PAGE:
Guest Reviewer Lee Broughton is back, with another Italo Western double bill DVD review. Wild East’s ongoing Spaghetti Western Collection continues to grow and this double bill release is particularly welcome since it features two obscure and wholly idiosyncratic genre entries from 1969. Italian Western directors had found it relatively easy to appropriate key plot points and ideas from Sergio Leone’s Dollars films during the genre’s early years but when Leone’s sprawling, mega-budgeted, meta-Western Once Upon a Time in the West was released in 1968 it was clear that this was one genre entry that local filmmakers would not be able to easily emulate.

With scriptwriters and directors now essentially being forced to come up with their own ideas and generic trends, a new wave of Spaghetti Westerns were produced that effectively took the genre in a multitude of new directions. The two films featured here were part of that wave.
See full article at Trailers from Hell »

Blu-ray Review: Lucio Fulci’s Don’T Torture A Duckling (1972)

If I haven’t made it clear in previous articles or on social media, let me do so now: I’m a firm believer that Lucio Fulci is one of, if not the, greatest horror directors to ever live. While dismissed as a schlock artist by critics in his time, Fulci’s unique brand of horror, borne from a holy fusion of market-friendly gore and surrealist pure cinema, has aged remarkably well. But before he mingled among zombies or cracked open the gates of hell, Fulci directed a few violent giallo films, including the incredibly depressing Don’t Torture a Duckling, which recently received a new restoration and Blu-ray release from Arrow Video.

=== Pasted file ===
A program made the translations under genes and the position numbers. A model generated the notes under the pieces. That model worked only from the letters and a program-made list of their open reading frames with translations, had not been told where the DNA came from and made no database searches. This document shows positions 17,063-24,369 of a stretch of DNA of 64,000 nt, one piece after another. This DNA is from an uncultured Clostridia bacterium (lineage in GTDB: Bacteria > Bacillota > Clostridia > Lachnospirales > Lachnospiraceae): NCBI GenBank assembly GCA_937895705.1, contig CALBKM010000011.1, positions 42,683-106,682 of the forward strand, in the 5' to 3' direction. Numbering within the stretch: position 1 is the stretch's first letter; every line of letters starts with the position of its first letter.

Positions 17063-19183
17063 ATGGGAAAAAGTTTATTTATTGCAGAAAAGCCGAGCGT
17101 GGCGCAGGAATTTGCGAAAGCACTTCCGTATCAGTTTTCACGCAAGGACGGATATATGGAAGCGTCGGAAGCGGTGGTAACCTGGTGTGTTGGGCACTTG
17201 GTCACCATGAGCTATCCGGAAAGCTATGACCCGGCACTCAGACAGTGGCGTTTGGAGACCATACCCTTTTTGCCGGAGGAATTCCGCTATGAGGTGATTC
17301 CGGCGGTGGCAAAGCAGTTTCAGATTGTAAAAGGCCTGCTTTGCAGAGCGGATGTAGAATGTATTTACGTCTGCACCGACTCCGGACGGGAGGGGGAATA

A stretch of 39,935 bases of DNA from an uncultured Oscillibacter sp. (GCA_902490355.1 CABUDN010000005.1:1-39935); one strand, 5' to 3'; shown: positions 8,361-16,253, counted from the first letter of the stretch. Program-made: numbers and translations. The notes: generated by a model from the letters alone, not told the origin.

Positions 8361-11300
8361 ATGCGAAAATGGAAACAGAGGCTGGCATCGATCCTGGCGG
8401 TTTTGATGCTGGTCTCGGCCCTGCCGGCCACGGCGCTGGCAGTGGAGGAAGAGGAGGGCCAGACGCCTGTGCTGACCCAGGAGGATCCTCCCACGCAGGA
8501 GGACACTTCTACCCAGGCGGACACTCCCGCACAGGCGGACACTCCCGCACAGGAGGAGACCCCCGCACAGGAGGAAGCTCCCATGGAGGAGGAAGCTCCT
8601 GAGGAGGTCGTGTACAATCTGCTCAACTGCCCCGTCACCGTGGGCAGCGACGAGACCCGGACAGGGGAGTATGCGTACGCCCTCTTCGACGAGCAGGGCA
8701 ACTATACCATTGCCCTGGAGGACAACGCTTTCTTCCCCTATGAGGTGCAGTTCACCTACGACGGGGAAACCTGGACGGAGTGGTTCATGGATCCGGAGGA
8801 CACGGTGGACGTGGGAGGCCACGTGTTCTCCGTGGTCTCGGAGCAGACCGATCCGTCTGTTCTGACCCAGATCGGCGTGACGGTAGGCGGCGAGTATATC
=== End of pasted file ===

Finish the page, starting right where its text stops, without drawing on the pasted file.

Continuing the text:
Don’t Torture a Duckling isn’t your usual giallo. While it has all of the signatures of the sub-genre—red herrings, black gloves, sexuality—the conventions and tropes are slightly skewed. Instead of taking place in
See full article at DailyDead »

Don’t Torture a Ducklilng

Don’t Torture a Duckling


Arrow Films

1972 / Color / 2:35 widescreen / Street Date October 2, 2017

Starring Barbara Bouchet, Florinda Bolkan, Tomas Milian, Irene Papas

Cinematography by Sergio D’Offizi

Written by Lucio Fulci, Roberto Gianviti, Gianfranco Clerici

Film Edited by Ornella Micheli

Produced by Renato Jaboni

Music by Riz Ortolani

Directed by Lucio Fulci

Lucio Fulci’s most consistent trait might have been his instability. In fact it may have been the Italian director’s defining quality; lingering throughout his films is the inescapable notion that, no matter how stylish or finely-tuned his mise en scene, he will surely find a way to fly off the rails and take everyone with him. He’s the crazy ex-girlfriend of filmmakers.

Fulci made his rep in the late 70’s and early 80’s with a series of crassly exploitative horror films, high on gore and low on logic. Nevertheless he began his career on
See full article at Trailers from Hell »

Blu-ray Review – Don’t Torture A Duckling (1972)

Don’t Torture a Duckling, 1972.

Directed by Lucio Fulci.

Starring Florinda Bolkan, Barbara Bouchet, Tomas Milian, Irene Papas, and Marc Porel.


A rural Italian village is plagued by child murders and the finger of suspicion points to several of its locals.